Warren Zevon Collector’s Edition


Warren Zevon was already a ten-year music industry veteran who had written songs for the Turtles, backed up Phil Everly, done years of session work and been befriended by Jackson Browne by the time he cut this self-titled album for Asylum Records in 1976.

Even though Warren Zevon was on good terms with L.A.’s Mellow Mafia (The Eagles and Fleetwood Mac most notably of these), his songs were quite unlike any of them. Zevon’s music was full of blood, bile, and mean-spirited irony which even Jackson Browne’s production values were unable to disguise. Zevon’s songs were a rogue’s gallery of reckless souls: thieves and gunfighters, ambitious pimps, lonesome junkies, hard-living lunatics, and dastardly womanizers. For all their darkness, Zevon’s songs also possessed a steely intelligence, a sardonic wit, and a sophisticated melodic sense, made certain by the high-priced help who backed him on the album (members of the Eagles and Fleetwood Mac).

In late 2008, Rhino Records released a remastered and expanded version of Warren Zevon accompanied by a bonus disc of 15 demos, alternate takes, and live performances of every song from the original release. These early demos confirm that Zevon’s creative vision was clearly evident long before he had the budget to make a “real” album. The 1974 recording of “Carmelita” boasts an extra verse which didn’t make it to its “official” recording. Otherwise, the alternate material is often rougher and less precise than the final cut, which sometimes works in its favor and occasionally does not (yet even the weakest of the archival performances are still quite intriguing).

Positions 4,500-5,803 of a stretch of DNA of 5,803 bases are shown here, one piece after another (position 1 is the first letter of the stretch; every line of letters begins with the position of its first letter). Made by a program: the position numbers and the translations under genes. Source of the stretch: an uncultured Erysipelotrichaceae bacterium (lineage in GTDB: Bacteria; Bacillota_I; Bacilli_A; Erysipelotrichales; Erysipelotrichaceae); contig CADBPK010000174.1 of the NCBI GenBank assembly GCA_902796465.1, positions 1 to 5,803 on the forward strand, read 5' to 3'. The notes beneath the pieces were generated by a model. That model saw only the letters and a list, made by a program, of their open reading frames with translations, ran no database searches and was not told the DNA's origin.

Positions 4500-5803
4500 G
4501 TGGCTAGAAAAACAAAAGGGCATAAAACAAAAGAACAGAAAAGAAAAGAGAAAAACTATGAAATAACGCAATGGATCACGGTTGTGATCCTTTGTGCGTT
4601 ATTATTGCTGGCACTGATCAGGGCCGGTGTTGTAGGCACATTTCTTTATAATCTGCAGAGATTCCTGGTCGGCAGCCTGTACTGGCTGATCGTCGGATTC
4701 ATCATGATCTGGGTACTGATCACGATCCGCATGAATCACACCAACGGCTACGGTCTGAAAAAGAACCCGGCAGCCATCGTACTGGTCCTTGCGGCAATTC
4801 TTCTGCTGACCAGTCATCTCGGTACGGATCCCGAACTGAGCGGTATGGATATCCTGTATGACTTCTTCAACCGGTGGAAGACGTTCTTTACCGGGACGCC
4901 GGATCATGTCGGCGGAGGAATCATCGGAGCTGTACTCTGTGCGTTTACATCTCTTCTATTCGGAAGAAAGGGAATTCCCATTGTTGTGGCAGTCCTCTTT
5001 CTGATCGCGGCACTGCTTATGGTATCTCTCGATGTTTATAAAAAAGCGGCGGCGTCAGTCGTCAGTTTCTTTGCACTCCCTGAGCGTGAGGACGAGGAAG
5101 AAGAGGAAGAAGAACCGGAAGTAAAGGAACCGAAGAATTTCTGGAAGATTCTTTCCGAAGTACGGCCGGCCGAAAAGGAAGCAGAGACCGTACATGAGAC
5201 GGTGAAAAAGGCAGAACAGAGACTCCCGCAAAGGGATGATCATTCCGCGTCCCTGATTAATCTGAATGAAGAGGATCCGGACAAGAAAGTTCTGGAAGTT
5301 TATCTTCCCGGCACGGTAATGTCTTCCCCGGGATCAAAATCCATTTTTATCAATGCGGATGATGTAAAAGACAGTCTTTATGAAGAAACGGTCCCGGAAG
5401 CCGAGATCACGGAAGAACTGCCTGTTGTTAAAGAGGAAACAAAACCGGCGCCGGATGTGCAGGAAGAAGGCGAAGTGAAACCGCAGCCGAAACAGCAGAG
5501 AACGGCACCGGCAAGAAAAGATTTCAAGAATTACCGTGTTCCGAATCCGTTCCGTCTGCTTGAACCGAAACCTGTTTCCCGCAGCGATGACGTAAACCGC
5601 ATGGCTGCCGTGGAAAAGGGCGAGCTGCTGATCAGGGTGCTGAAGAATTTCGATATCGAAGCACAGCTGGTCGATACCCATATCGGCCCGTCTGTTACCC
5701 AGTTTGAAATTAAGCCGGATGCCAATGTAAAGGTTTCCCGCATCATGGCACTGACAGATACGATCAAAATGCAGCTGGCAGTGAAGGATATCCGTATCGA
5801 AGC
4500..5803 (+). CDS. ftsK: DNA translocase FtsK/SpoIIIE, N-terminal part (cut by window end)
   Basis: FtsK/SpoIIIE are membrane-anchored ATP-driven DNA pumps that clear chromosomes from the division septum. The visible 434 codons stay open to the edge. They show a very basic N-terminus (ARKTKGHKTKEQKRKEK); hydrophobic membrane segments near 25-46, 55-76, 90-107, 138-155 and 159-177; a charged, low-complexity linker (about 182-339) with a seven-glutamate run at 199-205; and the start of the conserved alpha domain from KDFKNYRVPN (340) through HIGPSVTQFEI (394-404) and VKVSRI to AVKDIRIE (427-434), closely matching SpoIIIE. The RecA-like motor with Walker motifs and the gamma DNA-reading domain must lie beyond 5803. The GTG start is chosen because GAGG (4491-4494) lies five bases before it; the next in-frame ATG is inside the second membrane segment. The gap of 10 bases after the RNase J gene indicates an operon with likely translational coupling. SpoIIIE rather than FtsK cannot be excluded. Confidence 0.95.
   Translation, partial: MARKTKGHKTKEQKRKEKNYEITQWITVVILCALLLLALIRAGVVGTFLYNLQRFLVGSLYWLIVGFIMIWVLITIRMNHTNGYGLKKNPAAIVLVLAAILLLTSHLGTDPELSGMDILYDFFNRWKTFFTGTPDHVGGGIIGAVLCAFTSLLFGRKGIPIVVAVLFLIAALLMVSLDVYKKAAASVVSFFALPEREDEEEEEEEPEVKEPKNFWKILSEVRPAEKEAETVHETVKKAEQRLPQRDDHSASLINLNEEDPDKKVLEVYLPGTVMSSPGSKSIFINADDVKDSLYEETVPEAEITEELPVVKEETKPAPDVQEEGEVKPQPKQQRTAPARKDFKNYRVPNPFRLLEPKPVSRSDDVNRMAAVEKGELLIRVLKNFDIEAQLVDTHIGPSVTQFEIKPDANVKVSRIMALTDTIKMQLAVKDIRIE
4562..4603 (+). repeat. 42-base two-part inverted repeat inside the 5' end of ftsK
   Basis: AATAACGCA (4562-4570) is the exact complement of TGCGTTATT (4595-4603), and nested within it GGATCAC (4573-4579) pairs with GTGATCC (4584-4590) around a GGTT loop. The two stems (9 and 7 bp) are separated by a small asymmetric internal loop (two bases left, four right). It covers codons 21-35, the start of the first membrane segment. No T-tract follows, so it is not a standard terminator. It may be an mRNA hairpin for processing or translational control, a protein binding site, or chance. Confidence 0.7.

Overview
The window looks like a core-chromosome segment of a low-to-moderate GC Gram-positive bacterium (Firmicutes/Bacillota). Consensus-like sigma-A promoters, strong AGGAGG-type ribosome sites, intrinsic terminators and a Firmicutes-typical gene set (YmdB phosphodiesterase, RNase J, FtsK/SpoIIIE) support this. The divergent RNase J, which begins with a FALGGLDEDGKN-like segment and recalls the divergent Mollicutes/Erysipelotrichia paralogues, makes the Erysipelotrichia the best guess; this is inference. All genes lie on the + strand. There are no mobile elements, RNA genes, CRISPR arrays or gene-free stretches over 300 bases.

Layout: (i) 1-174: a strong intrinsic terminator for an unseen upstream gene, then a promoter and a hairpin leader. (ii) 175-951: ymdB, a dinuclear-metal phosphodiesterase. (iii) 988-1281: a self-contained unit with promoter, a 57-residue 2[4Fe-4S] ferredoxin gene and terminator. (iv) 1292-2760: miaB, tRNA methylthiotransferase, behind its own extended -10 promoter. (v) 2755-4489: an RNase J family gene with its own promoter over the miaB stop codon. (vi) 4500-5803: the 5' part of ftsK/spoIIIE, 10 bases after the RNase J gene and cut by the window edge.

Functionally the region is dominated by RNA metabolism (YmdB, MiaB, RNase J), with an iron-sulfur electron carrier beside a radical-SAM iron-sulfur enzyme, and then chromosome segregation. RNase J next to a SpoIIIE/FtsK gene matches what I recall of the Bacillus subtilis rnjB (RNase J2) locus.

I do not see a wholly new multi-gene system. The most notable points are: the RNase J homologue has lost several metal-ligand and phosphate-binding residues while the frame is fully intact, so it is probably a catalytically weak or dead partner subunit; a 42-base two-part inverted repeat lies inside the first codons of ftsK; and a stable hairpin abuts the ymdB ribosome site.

Of the demos, alternate takes, and live performances, these are indeed newfound treasures:

Carmelita (1974 Demo)
Join Me In L.A. (Take 2, 11-20-75)
Poor Poor Pitiful Me (Alternate Version)

For general interest concerning the relationship between the young Warren Zevon and Howard Kaylan of the Turtles, visit Crystal Zevon’s blog for March 29, 2007.

Why would a successful group like the Turtles grant the B-Side of their single, “Happy Together” to a young upstart like Zevon?

Author: urbangraffito

I am a writer, editor, publisher, philosopher, and foole (not necessarily in that order). Cultural activist and self-described anarchist.

5 thoughts on “Warren Zevon Collector’s Edition”

  1. I bought this shortly after it was released. It’s a fantastic reissue, especially for a die-hard fan like me.

  2. I was a little late in ordering this collector’s edition myself, but I’m glad I did. The sound quality of the remastered original album is really outstanding, don’t you think so Chris?

  3. Absolutely. The sound quality is excellent, and the bonus disc is packed with great stuff.

    If you like this, you may want to check out “Preludes,” a posthumous release from 2007 that contains a disc of early Zevon demos and a bonus disc with a Zevon interview from around 2000. I love it.

  4. I picked up “Preludes” soon after it was released. Yes, a great couple of discs for any Zevon diehards. He didn’t have that large a catalogue of albums, so these expanded, remastered, and archival editions are very sweet indeed. As I’ve mentioned before, I especially like how he donated his field recordings to the internet archive upon his death as a farewell “thank you” to his fans for sticking by him during the lean years. A rare commodity in the present “dollar centric, copyright fever” music business.

  5. Always liked WZ, and thanks for the reminder to expand my collection. Nice to see him here on this Zappa-centric page.

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